Remember the carnival of ghosts that Goopy Gyne and Bagha Byne witnessed the night they received the three boons from the King of Ghosts? Every office scene is a reminder of such an ongoing circus of bhoots. And every character at work is a reminder of the Bengali ghosts. Including you. They come in different shapes, sizes, and characteristics.
Here are the Bengali ghosts lurking in every office.
See if you can find your colleagues on this list. And yourself.
The one who feeds on everyone’s flesh and blood. The one who sucks all joy out of our lives. The one who will haunt us in our sleep or death to inquire about work. The one who has the power to alter your thoughts and plans about taking a leave and finding peace during a trip. The one who can lead you to insanity, anger issues, and other mental abnormalities. In the first month, they are sweet and kind, but then their ugly reality comes out. You know who we’re talking about.
2. Besho Bhoot
“Besho” comes from Bnash, i.e. Bamboo. No, we are not talking about the beloved stoner who knows where to find the best bamboo, i.e. weed. This is the bhoot who is always ready to hurt you with a shoving of the bamboo, targetting your weakest spot – if you know what we mean. Do you see the similarity with the Besho Bhoot who spreads bamboos on the path, and waits for an unsuspecting passerby to step on it, so that he can pull the poor being into the Baash Jhaar?
This sad being, a personification of the headless ghosts of Bengal, is the soul twin of almost every person. He is the one who has lost his face – in front of the seniors, the team lead, or just the colleagues. He is often the victim of either the Besho Bhoot or the Pishaach, and is often seen sulking, claiming that he would soon leave the job. He also keeps requesting others to help him find it, failing which he might or might not seek his face in THEIR disappointing performances.
This one who functional and productive after sunset. He arrives late almost every day, watches Youtube and Hoichoi, and has a headphone on. He grows more active as the day passes. He takes work home and prefers to work at night, alone. That’s when he prove he’s efficient. He might leave a message or two for help. But if you don’t respond, he continues on his own. He usually works in creative departments like graphics or copy, or in tech fields.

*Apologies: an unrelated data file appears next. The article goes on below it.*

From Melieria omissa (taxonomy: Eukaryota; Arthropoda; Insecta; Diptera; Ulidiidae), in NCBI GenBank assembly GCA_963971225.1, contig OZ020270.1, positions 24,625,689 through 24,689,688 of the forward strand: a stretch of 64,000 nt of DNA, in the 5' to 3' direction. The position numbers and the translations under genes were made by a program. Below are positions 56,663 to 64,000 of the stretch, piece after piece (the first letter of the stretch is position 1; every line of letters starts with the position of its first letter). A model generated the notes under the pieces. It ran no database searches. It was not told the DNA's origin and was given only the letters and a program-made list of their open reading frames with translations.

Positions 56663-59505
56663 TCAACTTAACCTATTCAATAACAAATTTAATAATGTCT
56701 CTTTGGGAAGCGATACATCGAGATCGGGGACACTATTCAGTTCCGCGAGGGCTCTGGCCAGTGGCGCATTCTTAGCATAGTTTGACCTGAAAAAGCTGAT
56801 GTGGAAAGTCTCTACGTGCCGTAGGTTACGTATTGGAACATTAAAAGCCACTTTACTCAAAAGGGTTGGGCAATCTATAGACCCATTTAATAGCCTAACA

Is he there? Is he not there? Does he work or has he left the job? Is he alive? Nobody really knows. He is the one who is always on a leave. Everyone aspires for a long leave and go far away from the network zone, but Aleyaa is the one who makes it happen for himself. Nobody can explain how. No one sees him at the office on a daily basis, and the phenomenon of his sudden presence is usually seen as unnatural – or even supernatural, since many believe him dead.
The Jokhho is the proud guardian of wealth. His wealth. From the first week of the month till the last, you’ll find it impossible to convince this kipte to eat out. He’ll smoothly skip Friday night parties. He carries just enough change to travel from his house to work and back. Not a buck extra. He arrives at a fixed time every day, because he has picked the cheapest bus; there’s probably only one of them every hour. You’ll notice he has a fixed time for leaving, too – for the same reason.
“Hau, Mau, Kau… Manusher Gondho Pau…” That might have been the punchline of the traditional Rakkhosh, but the one at the office is all about “Hau, Mau, Kau… Khabarer Gondho Pau…” Whenever you see him, it’s always the same scene – one hand on the computer as he works, the other hand in the box of snacks on his table, his jaws moving. The benevolent kind likes feeding others. Whether or not he is the sharing kind, he is interested in what the others’ food.
8. Mechho Bhoot
Unlike the Rakkhosh, the Mechho Bhoot has a simple, Bangali taste – he likes to bring Machher Jhol and Bhaat for lunch. Every day. And every day, he opens his lunch box to spread the Mechho smell all around the office; this generates different kinds of reactions from everyone, depending on their love for fish. There’s something very Bangali about him and his daily joy of diving into his rice and fish curry, hand first, and filling every corner with machher gondho.
What’s cooking? Every office has that one person who’s always bugged by this question. He is the office snoop, gliding around silently, collecting dirt. Who had a breakup? Who threw up during a party? Who has been called by the Pishach? He thrives on other’s deadly pains. His knowledge cause death by embarrassment. He is the death-rider. Much like the ghost in Shutter, you’ll never know when he’s sitting on your shoulder, looking at your screen reading your messages.
A team of Beshos and Skondhokatas, Aleyaas and Nishis, needs a Brahmodayitto. He is the Taar-kata team lead who everyone loves to drive mad. He is on the verge of running around on the streets, pulling his own hair and tearing his own clothes. He is always shouting. You’ll find a permanent scowl on his face. Yet, pays for the Jokkho who forgets to carry a wallet to the team lunch. He is the one saves your derriere from the Pishaach. He maintains balance and harmony.
Every Bhoot and Kimbhoot, a weirdo or a crazy in his own right, makes work fun. It’s funny how you almost never meet them out of office, and yet, you know all about each other. Love them or hate them, you can’t ignore your colleagues who turn the office into a zoo of Bengali ghosts. But who’s your favourite?